The power of size: A meta-analysis reveals consistency of allometric regressions

The power of size: A meta-analysis reveals consistency of allometric regressions The recent revival of body size relationships in ecology has boosted our understanding of ecosystems. Here, a simple model, based on energy equivalency, integrates rate, age, density and area parameters that are important in ecological modelling. Allometric relationships for quantities as diverse as ingestion, mortality, age at maturity, maximum density, territory size of different species groups and trophic levels are derived from production and some ecological transfer efficiencies. The theory is supported by a meta-analysis of 230 allometric regressions derived from over 100 publications. The relationships are shown to be mutually consistent and fit into the model. Rate constants generally decrease with organism mass at an exponent of −1/4. Age and density parameters increase in the same direction following a slope of 1/4. Differences between plants, invertebrates, cold-blooded vertebrates and warm-blooded vertebrates are reflected in the intercepts and can be anticipated from temperature, trophic position and evolutionary history. Cold-blooded species have lower rate constants but reach higher ages and densities than equally sized warm-blooded organisms. Intercepts of body size distributions tend to decrease with trophic position, at a level that is predicted by ecological efficiencies. Area parameters, such as the territory size and geographic range, tend to decrease with species size, but slopes and intercepts were often different from the expected value. Occasionally, outliers were also noted for rate, time or density parameters. With the model at hand, such deviations can be easily identified and subjected to more extensive empirical and theoretical research. With these restrictions, specific issues can now be addressed by a framework that complies with extensive information on related parameters. http://www.deepdyve.com/assets/images/DeepDyve-Logo-lg.png Ecological Modelling Elsevier

The power of size: A meta-analysis reveals consistency of allometric regressions

Ecological Modelling, Volume 205 (1) – Jul 10, 2007

Loading next page...
 
/lp/elsevier/the-power-of-size-a-meta-analysis-reveals-consistency-of-allometric-mtpxBdzylJ
Publisher
Elsevier
Copyright
Copyright © 2007 Elsevier B.V.
ISSN
0304-3800
eISSN
1872-7026
D.O.I.
10.1016/j.ecolmodel.2007.02.029
Publisher site
See Article on Publisher Site

Abstract

The recent revival of body size relationships in ecology has boosted our understanding of ecosystems. Here, a simple model, based on energy equivalency, integrates rate, age, density and area parameters that are important in ecological modelling. Allometric relationships for quantities as diverse as ingestion, mortality, age at maturity, maximum density, territory size of different species groups and trophic levels are derived from production and some ecological transfer efficiencies. The theory is supported by a meta-analysis of 230 allometric regressions derived from over 100 publications. The relationships are shown to be mutually consistent and fit into the model. Rate constants generally decrease with organism mass at an exponent of −1/4. Age and density parameters increase in the same direction following a slope of 1/4. Differences between plants, invertebrates, cold-blooded vertebrates and warm-blooded vertebrates are reflected in the intercepts and can be anticipated from temperature, trophic position and evolutionary history. Cold-blooded species have lower rate constants but reach higher ages and densities than equally sized warm-blooded organisms. Intercepts of body size distributions tend to decrease with trophic position, at a level that is predicted by ecological efficiencies. Area parameters, such as the territory size and geographic range, tend to decrease with species size, but slopes and intercepts were often different from the expected value. Occasionally, outliers were also noted for rate, time or density parameters. With the model at hand, such deviations can be easily identified and subjected to more extensive empirical and theoretical research. With these restrictions, specific issues can now be addressed by a framework that complies with extensive information on related parameters.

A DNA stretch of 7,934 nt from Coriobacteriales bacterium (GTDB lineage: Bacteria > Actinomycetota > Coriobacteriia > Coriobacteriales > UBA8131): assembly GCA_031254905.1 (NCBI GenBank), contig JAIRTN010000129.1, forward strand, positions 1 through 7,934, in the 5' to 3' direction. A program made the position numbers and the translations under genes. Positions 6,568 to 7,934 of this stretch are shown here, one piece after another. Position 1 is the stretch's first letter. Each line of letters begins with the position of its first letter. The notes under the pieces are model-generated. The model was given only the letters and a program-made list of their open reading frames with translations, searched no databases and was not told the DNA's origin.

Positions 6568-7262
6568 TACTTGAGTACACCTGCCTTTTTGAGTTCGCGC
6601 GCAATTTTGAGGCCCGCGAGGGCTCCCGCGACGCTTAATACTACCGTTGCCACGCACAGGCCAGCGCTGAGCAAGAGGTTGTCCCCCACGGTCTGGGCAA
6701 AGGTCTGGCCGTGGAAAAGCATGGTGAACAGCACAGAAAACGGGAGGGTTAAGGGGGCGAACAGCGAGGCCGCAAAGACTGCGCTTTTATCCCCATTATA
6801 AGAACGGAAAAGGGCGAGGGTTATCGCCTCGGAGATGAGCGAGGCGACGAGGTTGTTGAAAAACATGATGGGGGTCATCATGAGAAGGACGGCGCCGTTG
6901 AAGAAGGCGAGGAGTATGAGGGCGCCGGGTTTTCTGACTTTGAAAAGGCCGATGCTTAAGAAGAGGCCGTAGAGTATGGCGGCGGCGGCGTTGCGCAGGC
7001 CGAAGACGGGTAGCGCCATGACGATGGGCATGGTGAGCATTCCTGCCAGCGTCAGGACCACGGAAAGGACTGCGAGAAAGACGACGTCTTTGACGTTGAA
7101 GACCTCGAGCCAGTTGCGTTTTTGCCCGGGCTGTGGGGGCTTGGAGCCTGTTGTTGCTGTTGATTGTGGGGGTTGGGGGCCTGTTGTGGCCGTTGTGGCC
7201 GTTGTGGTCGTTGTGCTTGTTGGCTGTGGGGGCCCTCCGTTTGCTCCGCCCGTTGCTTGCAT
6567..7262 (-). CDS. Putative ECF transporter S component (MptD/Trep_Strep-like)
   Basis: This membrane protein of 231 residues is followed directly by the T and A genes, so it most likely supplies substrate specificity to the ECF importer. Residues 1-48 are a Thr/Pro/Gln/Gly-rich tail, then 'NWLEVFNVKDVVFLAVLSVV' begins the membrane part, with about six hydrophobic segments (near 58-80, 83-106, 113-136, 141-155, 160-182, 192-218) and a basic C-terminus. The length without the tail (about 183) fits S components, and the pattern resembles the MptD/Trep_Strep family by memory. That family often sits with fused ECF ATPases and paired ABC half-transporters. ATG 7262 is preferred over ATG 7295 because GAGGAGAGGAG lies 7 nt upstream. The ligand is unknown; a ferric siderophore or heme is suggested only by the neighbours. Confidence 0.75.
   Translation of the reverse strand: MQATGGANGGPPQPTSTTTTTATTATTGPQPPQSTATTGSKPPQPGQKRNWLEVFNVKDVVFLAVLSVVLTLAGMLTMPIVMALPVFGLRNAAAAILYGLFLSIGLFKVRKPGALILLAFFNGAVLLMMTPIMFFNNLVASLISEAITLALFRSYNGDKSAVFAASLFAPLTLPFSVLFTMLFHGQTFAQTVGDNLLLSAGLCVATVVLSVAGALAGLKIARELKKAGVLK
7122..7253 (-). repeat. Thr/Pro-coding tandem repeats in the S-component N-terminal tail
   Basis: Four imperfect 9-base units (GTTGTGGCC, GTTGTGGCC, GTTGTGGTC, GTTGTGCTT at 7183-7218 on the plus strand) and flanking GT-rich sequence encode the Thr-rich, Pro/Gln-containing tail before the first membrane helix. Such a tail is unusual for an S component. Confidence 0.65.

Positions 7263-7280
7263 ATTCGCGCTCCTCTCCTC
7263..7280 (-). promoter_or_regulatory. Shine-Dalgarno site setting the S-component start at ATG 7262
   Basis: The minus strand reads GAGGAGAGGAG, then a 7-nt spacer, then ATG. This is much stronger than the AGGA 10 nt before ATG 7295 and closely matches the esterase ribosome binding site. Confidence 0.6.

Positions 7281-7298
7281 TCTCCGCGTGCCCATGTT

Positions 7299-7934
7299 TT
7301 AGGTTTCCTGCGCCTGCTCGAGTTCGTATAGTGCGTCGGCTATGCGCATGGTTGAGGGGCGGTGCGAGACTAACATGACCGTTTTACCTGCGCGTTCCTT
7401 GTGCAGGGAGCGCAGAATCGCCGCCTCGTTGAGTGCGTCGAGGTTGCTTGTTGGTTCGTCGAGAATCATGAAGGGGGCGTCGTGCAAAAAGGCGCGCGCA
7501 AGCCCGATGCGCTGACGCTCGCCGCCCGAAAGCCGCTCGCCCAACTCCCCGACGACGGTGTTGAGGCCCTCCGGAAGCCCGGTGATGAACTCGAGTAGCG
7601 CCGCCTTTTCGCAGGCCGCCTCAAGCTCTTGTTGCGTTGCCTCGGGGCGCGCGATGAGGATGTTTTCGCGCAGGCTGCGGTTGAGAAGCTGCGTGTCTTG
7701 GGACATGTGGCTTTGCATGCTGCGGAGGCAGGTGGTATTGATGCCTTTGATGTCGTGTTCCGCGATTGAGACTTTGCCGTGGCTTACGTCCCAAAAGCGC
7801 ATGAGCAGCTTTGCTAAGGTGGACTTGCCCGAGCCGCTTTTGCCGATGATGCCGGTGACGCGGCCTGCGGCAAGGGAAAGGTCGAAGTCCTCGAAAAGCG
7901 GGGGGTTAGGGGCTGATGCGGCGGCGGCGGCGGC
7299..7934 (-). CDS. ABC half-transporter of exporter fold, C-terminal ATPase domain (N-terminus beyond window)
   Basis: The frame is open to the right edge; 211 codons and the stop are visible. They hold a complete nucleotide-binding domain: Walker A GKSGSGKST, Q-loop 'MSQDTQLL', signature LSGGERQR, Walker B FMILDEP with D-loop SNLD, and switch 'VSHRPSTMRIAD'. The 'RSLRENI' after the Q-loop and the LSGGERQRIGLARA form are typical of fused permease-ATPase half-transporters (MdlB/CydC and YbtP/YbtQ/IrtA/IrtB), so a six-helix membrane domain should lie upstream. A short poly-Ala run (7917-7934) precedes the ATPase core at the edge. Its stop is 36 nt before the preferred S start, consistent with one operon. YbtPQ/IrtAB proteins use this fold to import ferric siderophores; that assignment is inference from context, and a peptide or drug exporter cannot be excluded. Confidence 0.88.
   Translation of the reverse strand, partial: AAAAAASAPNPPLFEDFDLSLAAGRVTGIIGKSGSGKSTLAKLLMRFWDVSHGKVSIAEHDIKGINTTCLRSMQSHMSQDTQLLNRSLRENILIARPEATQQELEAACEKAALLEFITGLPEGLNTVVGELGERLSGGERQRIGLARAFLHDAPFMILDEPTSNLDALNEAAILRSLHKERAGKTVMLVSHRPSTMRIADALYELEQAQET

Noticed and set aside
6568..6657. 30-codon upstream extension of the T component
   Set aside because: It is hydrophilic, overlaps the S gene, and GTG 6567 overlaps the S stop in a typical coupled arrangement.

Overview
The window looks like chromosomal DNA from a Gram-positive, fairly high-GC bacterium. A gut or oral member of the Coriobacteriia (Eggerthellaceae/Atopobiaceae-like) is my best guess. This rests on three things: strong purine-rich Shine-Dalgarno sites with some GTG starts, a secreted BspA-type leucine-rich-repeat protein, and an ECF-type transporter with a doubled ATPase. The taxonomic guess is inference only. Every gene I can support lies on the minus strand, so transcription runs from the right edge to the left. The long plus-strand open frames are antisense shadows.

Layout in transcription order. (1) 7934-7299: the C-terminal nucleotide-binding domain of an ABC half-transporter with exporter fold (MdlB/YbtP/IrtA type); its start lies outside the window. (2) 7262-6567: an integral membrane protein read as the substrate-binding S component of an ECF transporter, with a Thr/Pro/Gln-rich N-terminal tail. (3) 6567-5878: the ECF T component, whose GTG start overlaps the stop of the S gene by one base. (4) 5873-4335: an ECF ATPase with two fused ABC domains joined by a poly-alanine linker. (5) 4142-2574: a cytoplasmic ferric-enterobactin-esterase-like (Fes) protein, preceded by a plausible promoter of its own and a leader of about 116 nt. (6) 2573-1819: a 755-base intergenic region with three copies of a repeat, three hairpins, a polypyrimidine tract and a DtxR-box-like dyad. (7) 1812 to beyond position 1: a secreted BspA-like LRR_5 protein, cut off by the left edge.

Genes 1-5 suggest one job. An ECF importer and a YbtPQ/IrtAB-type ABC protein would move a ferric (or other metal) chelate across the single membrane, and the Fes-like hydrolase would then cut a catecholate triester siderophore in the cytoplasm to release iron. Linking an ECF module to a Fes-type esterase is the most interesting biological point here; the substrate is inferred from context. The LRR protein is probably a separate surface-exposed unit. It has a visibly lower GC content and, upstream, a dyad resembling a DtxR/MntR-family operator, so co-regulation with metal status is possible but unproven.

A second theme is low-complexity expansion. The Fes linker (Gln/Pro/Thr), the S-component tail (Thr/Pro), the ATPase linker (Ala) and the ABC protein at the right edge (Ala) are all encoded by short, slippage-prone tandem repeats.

Journal

Ecological ModellingElsevier

Published: Jul 10, 2007

References

You’re reading a free preview. Subscribe to read the entire article.


DeepDyve is your
personal research library

It’s your single place to instantly
discover and read the research
that matters to you.

Enjoy affordable access to
over 18 million articles from more than
15,000 peer-reviewed journals.

All for just $49/month

Explore the DeepDyve Library

Search

Query the DeepDyve database, plus search all of PubMed and Google Scholar seamlessly

Organize

Save any article or search result from DeepDyve, PubMed, and Google Scholar... all in one place.

Access

Get unlimited, online access to over 18 million full-text articles from more than 15,000 scientific journals.

Your journals are on DeepDyve

Read from thousands of the leading scholarly journals from SpringerNature, Elsevier, Wiley-Blackwell, Oxford University Press and more.

All the latest content is available, no embargo periods.

See the journals in your area

DeepDyve

Freelancer

DeepDyve

Pro

Price

FREE

$49/month
$360/year

Save searches from
Google Scholar,
PubMed

Create folders to
organize your research

Export folders, citations

Read DeepDyve articles

Abstract access only

Unlimited access to over
18 million full-text articles

Print

20 pages / month

PDF Discount

20% off